|author||Nigel Croxon <firstname.lastname@example.org>||2016-04-06 14:40:05 -0400|
|committer||Wim Van Sebroeck <email@example.com>||2016-05-14 09:40:36 +0200|
watchdog: hpwdt: Adjust documentation to match latest kernel module parameters.
Adjust documentation to match latest kernel module parameters. Signed-off-by: Nigel Croxon <firstname.lastname@example.org> Signed-off-by: Guenter Roeck <email@example.com> Signed-off-by: Wim Van Sebroeck <firstname.lastname@example.org>
Diffstat (limited to 'Documentation/watchdog/hpwdt.txt')
1 files changed, 30 insertions, 27 deletions
diff --git a/Documentation/watchdog/hpwdt.txt b/Documentation/watchdog/hpwdt.txt
index 9488078900e0..a40398cce9d1 100644
@@ -1,64 +1,67 @@
-Last reviewed: 06/02/2009
+Last reviewed: 04/04/2016
- HP iLO2 NMI Watchdog Driver
- NMI sourcing for iLO2 based ProLiant Servers
+ HPE iLO NMI Watchdog Driver
+ NMI sourcing for iLO based ProLiant Servers
Documentation and Driver by
- Thomas Mingarelli <email@example.com>
+ Thomas Mingarelli <firstname.lastname@example.org>
- The HP iLO2 NMI Watchdog driver is a kernel module that provides basic
+ The HPE iLO NMI Watchdog driver is a kernel module that provides basic
watchdog functionality and the added benefit of NMI sourcing. Both the
watchdog functionality and the NMI sourcing capability need to be enabled
by the user. Remember that the two modes are not dependent on one another.
A user can have the NMI sourcing without the watchdog timer and vice-versa.
+ All references to iLO in this document imply it also works on iLO2 and all
+ subsequent generations.
Watchdog functionality is enabled like any other common watchdog driver. That
is, an application needs to be started that kicks off the watchdog timer. A
basic application exists in the Documentation/watchdog/src directory called
watchdog-test.c. Simply compile the C file and kick it off. If the system
- gets into a bad state and hangs, the HP ProLiant iLO 2 timer register will
+ gets into a bad state and hangs, the HPE ProLiant iLO timer register will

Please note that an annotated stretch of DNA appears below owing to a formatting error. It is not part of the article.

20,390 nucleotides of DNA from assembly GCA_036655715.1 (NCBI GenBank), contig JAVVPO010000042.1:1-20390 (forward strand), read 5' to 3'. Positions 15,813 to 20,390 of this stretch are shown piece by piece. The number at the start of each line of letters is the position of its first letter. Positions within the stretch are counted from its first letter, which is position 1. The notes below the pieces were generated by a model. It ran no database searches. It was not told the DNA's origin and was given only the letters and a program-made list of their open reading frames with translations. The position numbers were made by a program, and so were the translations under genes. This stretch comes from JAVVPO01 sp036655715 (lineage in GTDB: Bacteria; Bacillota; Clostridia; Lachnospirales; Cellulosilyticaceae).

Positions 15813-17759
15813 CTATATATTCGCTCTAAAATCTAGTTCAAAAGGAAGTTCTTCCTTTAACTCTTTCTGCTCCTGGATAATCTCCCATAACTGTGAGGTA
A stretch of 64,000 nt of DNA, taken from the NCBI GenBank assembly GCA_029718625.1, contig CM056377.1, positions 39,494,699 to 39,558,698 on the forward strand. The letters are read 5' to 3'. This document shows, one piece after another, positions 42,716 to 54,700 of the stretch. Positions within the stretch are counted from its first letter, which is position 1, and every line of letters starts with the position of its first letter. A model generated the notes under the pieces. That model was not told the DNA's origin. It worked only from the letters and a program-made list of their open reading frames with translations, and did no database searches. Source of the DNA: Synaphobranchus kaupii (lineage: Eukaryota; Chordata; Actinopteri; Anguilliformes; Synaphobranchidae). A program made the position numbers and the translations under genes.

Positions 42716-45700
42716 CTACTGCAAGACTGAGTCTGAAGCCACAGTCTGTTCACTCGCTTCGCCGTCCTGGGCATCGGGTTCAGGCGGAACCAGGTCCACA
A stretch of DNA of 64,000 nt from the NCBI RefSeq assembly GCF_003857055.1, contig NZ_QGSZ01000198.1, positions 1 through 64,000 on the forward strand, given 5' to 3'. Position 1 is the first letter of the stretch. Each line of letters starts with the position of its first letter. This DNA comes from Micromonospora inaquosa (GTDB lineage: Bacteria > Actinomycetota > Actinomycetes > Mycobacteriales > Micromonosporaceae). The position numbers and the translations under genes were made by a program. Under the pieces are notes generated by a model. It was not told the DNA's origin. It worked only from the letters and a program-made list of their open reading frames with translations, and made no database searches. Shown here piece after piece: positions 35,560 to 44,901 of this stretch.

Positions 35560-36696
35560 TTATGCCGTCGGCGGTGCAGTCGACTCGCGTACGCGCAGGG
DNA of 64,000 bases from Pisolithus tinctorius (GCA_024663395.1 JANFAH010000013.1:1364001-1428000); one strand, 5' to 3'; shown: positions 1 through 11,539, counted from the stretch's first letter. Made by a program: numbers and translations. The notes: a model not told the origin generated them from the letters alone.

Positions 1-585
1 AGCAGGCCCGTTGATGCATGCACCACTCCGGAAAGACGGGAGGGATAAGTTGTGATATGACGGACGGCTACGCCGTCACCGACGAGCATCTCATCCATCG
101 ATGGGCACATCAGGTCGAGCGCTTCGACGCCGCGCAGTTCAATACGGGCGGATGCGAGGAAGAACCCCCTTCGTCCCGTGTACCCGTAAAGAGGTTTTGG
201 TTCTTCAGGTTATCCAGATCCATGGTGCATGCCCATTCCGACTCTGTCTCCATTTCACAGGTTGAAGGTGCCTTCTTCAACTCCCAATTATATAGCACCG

not be updated in a timely fashion and a hardware system reset (also known as
an Automatic Server Recovery (ASR)) event will occur.
- The hpwdt driver also has four (4) module parameters. They are the following:
+ The hpwdt driver also has three (3) module parameters. They are the following:
- soft_margin - allows the user to set the watchdog timer value
- allow_kdump - allows the user to save off a kernel dump image after an NMI
+ soft_margin - allows the user to set the watchdog timer value.
+ Default value is 30 seconds.
+ allow_kdump - allows the user to save off a kernel dump image after an NMI.
+ Default value is 1/ON
nowayout - basic watchdog parameter that does not allow the timer to
be restarted or an impending ASR to be escaped.
- priority - determines whether or not the hpwdt driver is first on the
- die_notify list to handle NMIs or last. The default value
- for this module parameter is 0 or LAST. If the user wants to
- enable NMI sourcing then reload the hpwdt driver with
- priority=1 (and boot with nmi_watchdog=0).
+ Default value is set when compiling the kernel. If it is set
+ to "Y", then there is no way of disabling the watchdog once
+ it has been started.
NOTE: More information about watchdog drivers in general, including the ioctl
interface to /dev/watchdog can be found in
Documentation/watchdog/watchdog-api.txt and Documentation/IPMI.txt.
- The priority parameter was introduced due to other kernel software that relied
- on handling NMIs (like oprofile). Keeping hpwdt's priority at 0 (or LAST)
- enables the users of NMIs for non critical events to be work as expected.
The NMI sourcing capability is disabled by default due to the inability to
distinguish between "NMI Watchdog Ticks" and "HW generated NMI events" in the
Linux kernel. What this means is that the hpwdt nmi handler code is called
each time the NMI signal fires off. This could amount to several thousands of
NMIs in a matter of seconds. If a user sees the Linux kernel's "dazed and
confused" message in the logs or if the system gets into a hung state, then
- the hpwdt driver can be reloaded with the "priority" module parameter set
+ the hpwdt driver can be reloaded.
1. If the kernel has not been booted with nmi_watchdog turned off then
- edit /boot/grub/menu.lst and place the nmi_watchdog=0 at the end of the
- currently booting kernel line.
+ edit and place the nmi_watchdog=0 at the end of the currently booting
+ kernel line. Depending on your Linux distribution and platform setup:
+ For non-UEFI systems
+ /boot/grub/grub.conf or
+ For UEFI systems
+ /boot/efi/EFI/distroname/grub.conf or
2. reboot the sever
- 3. Once the system comes up perform a rmmod hpwdt
- 4. insmod /lib/modules/`uname -r`/kernel/drivers/char/watchdog/hpwdt.ko priority=1
+ 3. Once the system comes up perform a modprobe -r hpwdt
+ 4. modprobe /lib/modules/`uname -r`/kernel/drivers/watchdog/hpwdt.ko
Now, the hpwdt can successfully receive and source the NMI and provide a log
- message that details the reason for the NMI (as determined by the HP BIOS).
+ message that details the reason for the NMI (as determined by the HPE BIOS).
- Below is a list of NMIs the HP BIOS understands along with the associated
+ Below is a list of NMIs the HPE BIOS understands along with the associated
No source found 00h
@@ -92,4 +95,4 @@ Last reviewed: 06/02/2009
-- Tom Mingarelli